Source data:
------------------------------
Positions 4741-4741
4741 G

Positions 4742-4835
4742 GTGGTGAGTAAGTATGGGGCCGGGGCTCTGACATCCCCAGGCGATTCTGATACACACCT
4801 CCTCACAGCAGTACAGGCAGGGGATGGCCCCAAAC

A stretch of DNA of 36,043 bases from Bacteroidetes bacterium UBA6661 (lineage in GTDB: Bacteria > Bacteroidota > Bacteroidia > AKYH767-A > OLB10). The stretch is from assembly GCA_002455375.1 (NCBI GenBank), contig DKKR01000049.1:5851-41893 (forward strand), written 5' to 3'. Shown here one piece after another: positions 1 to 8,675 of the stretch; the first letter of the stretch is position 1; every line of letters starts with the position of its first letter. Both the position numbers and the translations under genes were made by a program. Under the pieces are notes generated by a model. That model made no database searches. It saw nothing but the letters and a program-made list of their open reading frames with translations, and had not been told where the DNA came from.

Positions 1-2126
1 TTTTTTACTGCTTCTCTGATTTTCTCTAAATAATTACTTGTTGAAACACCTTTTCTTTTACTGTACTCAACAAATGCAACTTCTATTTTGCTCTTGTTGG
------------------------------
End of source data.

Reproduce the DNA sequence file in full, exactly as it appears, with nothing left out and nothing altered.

Positions 4741-4741
4741 G

Positions 4742-4835
4742 GTGGTGAGTAAGTATGGGGCCGGGGCTCTGACATCCCCAGGCGATTCTGATACACACCT
4801 CCTCACAGCAGTACAGGCAGGGGATGGCCCCAAAC

A stretch of DNA of 36,043 bases from Bacteroidetes bacterium UBA6661 (lineage in GTDB: Bacteria > Bacteroidota > Bacteroidia > AKYH767-A > OLB10). The stretch is from assembly GCA_002455375.1 (NCBI GenBank), contig DKKR01000049.1:5851-41893 (forward strand), written 5' to 3'. Shown here one piece after another: positions 1 to 8,675 of the stretch; the first letter of the stretch is position 1; every line of letters starts with the position of its first letter. Both the position numbers and the translations under genes were made by a program. Under the pieces are notes generated by a model. That model made no database searches. It saw nothing but the letters and a program-made list of their open reading frames with translations, and had not been told where the DNA came from.

Positions 1-2126
1 TTTTTTACTGCTTCTCTGATTTTCTCTAAATAATTACTTGTTGAAACACCTTTTCTTTTACTGTACTCAACAAATGCAACTTCTATTTTGCTCTTGTTGG